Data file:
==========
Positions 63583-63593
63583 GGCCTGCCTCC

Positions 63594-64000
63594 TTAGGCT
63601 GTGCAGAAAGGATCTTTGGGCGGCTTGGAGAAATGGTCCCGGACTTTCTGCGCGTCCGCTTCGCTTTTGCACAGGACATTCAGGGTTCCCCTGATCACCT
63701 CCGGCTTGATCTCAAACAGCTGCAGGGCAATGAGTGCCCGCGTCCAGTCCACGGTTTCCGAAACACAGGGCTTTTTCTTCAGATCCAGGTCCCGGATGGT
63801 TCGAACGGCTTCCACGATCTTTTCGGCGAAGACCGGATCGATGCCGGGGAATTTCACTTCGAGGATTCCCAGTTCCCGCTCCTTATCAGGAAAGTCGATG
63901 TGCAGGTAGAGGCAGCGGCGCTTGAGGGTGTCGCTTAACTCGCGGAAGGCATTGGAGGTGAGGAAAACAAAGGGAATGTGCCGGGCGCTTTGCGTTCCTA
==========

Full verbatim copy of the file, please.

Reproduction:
Positions 63583-63593
63583 GGCCTGCCTCC

Positions 63594-64000
63594 TTAGGCT
63601 GTGCAGAAAGGATCTTTGGGCGGCTTGGAGAAATGGTCCCGGACTTTCTGCGCGTCCGCTTCGCTTTTGCACAGGACATTCAGGGTTCCCCTGATCACCT
63701 CCGGCTTGATCTCAAACAGCTGCAGGGCAATGAGTGCCCGCGTCCAGTCCACGGTTTCCGAAACACAGGGCTTTTTCTTCAGATCCAGGTCCCGGATGGT
63801 TCGAACGGCTTCCACGATCTTTTCGGCGAAGACCGGATCGATGCCGGGGAATTTCACTTCGAGGATTCCCAGTTCCCGCTCCTTATCAGGAAAGTCGATG
63901 TGCAGGTAGAGGCAGCGGCGCTTGAGGGTGTCGCTTAACTCGCGGAAGGCATTGGAGGTGAGGAAAACAAAGGGAATGTGCCGGGCGCTTTGCGTTCCTA